Broadsides and Polemics

Every so often, the urgency of some matter of public concern has led me to write political opinion pieces. Except for the first of these pieces, I have observed the urgent, direct tone, and the length limits (what can be placed on one side of a folio sheet) familiar from the most ubiquitous of printed formats: the broadside.

Pax Judaica


This essay was written in response to the Israeli invasion of Lebanon as well as the historical reversal produced by the way the IDF (Israeli Defense Force) facilitated the Phalanges’ massacre of hundreds in a Palestinian refugee camp in Lebanon.

The Geopolitics of Napster; or, New Media North and South


When Sean Fanning invented a way to share MP3s online, the business model (and intellectual property regime) through which five international corporations controlled 90% of the world’s recorded music would need to be rethought.

After 9/11: Wiring Networks for Security and Liberty


The day after the 9/11 attacks, and even before the Bush administration declared a ‘War on Terror,’ it was obvious that this county would have to think through the relationship the liberty we had long valued and the security practices that we evidently needed. How could they be reconciled?

Studying English as a Pathway to Advanced Literacy


During the UC budget crisis of 2010, each department was asked “to do more with less.” Our English department’s attempt to do so forced us to wrestle with certain questions. What effect does an increase in the quantity of students have upon the quality of their education? What sort of literacy are we teaching? Does it need to be oral, aural, and socially embedded, or could it be scaled up for distance learning and still achieve comparable effects?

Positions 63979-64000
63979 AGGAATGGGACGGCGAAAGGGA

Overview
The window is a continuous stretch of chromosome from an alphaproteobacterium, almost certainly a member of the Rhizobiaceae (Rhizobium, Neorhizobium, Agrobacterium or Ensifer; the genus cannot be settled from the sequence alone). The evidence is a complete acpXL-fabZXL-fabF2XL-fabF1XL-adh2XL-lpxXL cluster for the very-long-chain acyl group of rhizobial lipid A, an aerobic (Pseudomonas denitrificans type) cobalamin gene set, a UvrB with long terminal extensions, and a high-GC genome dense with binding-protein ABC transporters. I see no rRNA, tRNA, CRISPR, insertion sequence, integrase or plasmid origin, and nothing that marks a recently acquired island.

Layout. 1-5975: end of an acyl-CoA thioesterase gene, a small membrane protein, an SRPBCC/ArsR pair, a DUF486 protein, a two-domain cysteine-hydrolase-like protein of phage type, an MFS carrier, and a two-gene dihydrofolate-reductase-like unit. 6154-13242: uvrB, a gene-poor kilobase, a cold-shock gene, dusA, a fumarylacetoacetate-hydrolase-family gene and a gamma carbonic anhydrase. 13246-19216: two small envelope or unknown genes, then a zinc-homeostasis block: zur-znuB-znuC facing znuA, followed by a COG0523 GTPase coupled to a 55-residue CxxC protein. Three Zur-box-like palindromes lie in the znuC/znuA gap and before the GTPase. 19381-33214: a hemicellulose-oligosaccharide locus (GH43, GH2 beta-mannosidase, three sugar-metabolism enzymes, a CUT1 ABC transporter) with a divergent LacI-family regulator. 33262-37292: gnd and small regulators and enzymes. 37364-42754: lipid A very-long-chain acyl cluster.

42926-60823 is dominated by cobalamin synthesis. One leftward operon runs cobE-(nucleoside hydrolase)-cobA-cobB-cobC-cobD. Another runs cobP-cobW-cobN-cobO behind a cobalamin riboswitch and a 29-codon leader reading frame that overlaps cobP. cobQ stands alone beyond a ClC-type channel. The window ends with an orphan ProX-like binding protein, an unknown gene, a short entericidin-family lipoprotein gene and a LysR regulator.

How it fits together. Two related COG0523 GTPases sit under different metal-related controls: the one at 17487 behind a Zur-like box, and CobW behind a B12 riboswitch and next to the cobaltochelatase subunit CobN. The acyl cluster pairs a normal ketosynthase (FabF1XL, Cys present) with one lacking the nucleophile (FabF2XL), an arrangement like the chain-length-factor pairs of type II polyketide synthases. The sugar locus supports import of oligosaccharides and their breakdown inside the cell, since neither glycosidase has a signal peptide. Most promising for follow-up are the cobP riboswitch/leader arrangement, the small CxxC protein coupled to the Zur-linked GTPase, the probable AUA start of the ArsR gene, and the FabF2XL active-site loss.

Zero Dark Thirty


This movie showed that the trauma of 9/11 has not healed and that the wound needed the kind of suturing that only fiction can provide.

The Internet: a Dystopian Fantasy


Did you ever wonder—given the surveillance opportunity provided by the Internet—that there were not carefully planned intended consequences associated with DARPA’s sponsorship of the development of the Internet? Is the libertarian ideology a stalking horse for government control? Were the heroes of Netscape and Google the dupes of the CIA? Now that we know that the Government captures domestic phone records and the content of many emails from abroad, and that Google can record much of what we do on the Internet, how are we going to reclaim the communication privacy we never explicitly relinquised? Perhaps the occasion for a bit of SF paranoia has arrived.

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